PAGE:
The NAND Flash memory consists of blocks, where each block consists of pages, where each page has a "data area" (also called the cell array) and a "Spare Cell Array or Spare Area". Usually one block is composed of 16, 32 or 64 pages. Also each page has 512 bytes in the data area and 16 bytes in the spare area. As total each page has 528 bytes , which is called "Small page". Typically all NAND chips size 1 GB and smaller are small page size devices.
The Large Page Size NAND Flash memories which usually are those larger than 1 GB. A large page size NAND chip contains 2048 bytes of data area and 64 bytes of spare area. The total size in one page is 2112 bytes. Small and large page devices are shown in Fig. 2 and 3, It's important to mention that they contain a set of I/O registers that are sized to match the page size.
NAND Flash operations are done by blocks or pages according to the operations that will be done. The main three operations are read a page, write a page (program), and a block. Notice reading and writing are done on pages and erasing is done on blocks.
- Read operation: In case of a small page device, a page of 528 bytes is transferred from the internal memory into the data I/O registers (Fig. 2 or 3).
- Write operation: In case of a small page, a page of 528 bytes is written into the data register and finally programmed into the internal memory array.
- Erase operation: A group of consecutive pages have all the bits set to a high logic level, "1", causing all the data to be set to 0xFF. Typically new NAND chips are blank, meaning all the data bits are set to 1.
Another possible NAND chip operations or commands include:
- Read manufacture ID
- Read device operation status
- Reset command
- Partial page program
- Cache operation
- Auto read page 0, this is a feature boot-like feature, page 0 is loaded into data register automatically after power-on or reset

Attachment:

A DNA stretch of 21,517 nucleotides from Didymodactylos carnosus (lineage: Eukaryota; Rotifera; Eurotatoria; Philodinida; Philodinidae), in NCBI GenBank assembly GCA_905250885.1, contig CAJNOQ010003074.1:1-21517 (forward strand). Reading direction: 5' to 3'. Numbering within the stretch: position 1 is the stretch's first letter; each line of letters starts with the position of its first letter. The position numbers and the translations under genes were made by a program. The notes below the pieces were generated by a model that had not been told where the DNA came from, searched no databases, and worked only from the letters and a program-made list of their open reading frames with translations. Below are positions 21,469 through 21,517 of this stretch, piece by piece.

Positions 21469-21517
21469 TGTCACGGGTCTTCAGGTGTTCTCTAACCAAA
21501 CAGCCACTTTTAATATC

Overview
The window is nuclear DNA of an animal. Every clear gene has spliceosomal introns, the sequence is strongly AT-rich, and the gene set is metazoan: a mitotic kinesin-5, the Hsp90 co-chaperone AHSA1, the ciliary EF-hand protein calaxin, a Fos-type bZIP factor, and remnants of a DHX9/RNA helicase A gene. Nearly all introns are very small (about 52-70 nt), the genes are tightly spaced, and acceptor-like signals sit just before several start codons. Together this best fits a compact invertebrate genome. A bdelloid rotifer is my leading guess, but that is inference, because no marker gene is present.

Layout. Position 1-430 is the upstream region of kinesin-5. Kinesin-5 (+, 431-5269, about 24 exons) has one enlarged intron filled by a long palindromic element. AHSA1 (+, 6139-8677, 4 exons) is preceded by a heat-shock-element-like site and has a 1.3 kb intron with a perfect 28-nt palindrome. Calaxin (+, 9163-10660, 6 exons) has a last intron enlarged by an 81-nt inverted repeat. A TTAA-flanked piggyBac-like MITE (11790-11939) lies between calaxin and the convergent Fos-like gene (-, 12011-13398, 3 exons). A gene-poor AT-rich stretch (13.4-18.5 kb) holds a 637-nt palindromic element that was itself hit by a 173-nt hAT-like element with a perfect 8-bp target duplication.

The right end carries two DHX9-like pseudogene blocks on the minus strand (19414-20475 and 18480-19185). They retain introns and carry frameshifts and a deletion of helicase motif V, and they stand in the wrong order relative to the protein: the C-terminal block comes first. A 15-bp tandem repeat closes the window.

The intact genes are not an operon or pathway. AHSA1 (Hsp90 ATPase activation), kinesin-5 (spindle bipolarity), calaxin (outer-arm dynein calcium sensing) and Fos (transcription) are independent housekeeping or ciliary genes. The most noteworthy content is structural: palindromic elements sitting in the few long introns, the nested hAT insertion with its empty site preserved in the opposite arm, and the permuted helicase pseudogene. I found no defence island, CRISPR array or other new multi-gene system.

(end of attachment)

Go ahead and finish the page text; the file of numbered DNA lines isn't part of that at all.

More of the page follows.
- Lock or unlock a data block to prevent data loss.
Spare Cell Array description
The spare cell array area is used to mark bad blocks discovered during production time or during execution time, and to hold the ECC data. Since the spare cell array is separate from the data area, the spare cell array is often called the Out Of Band (OOB) data.
One of the challanges with NAND is there is not a single standard for the layout of the information stored in the spare area. Fig. 4 shows the spare area data layout recommended by Samsung.
Bad block management
NAND Flash devices were designed to serve as a low cost mass storage device. Within its functional specification NAND chips have bad blocks as part of the cost/function trade-off. After manufacturing test, less than 2% of the total blocks are bad. A block is marked as invalid or bad in the case one of the data bits no longer reliably stores data. During normal operation, blocks will be marked based due to the limited number of writes and erase cycles allowed for each NAND device. Bad blocks do not affect the good blocks performance since each block is independent and individually isolated from the bit lines. In order to keep track of which are bad or good blocks in a NAND, the out of band data contains an bad block table.
There are two types of bad blocks:
- Inherent bad blocks: These blocks arise during production process at the factory and are found during the manufacturing test process. Each manufacturer has its own limit of bad blocks. Once a bad block has been identified, it is usually marked bad by writing a 00h value in byte 517 (for small page devices) in the bad block.
- Acquired bad blocks: These blocks are detected by the device during normal operation. Aquired bad blocks occurr because NAND Flash has a finite lifetime and will eventually wear-out. Typically reprogrammed for 100,000 up to 1,000,000 times before the end of life and are marked in the same way than the inherent bad blocks.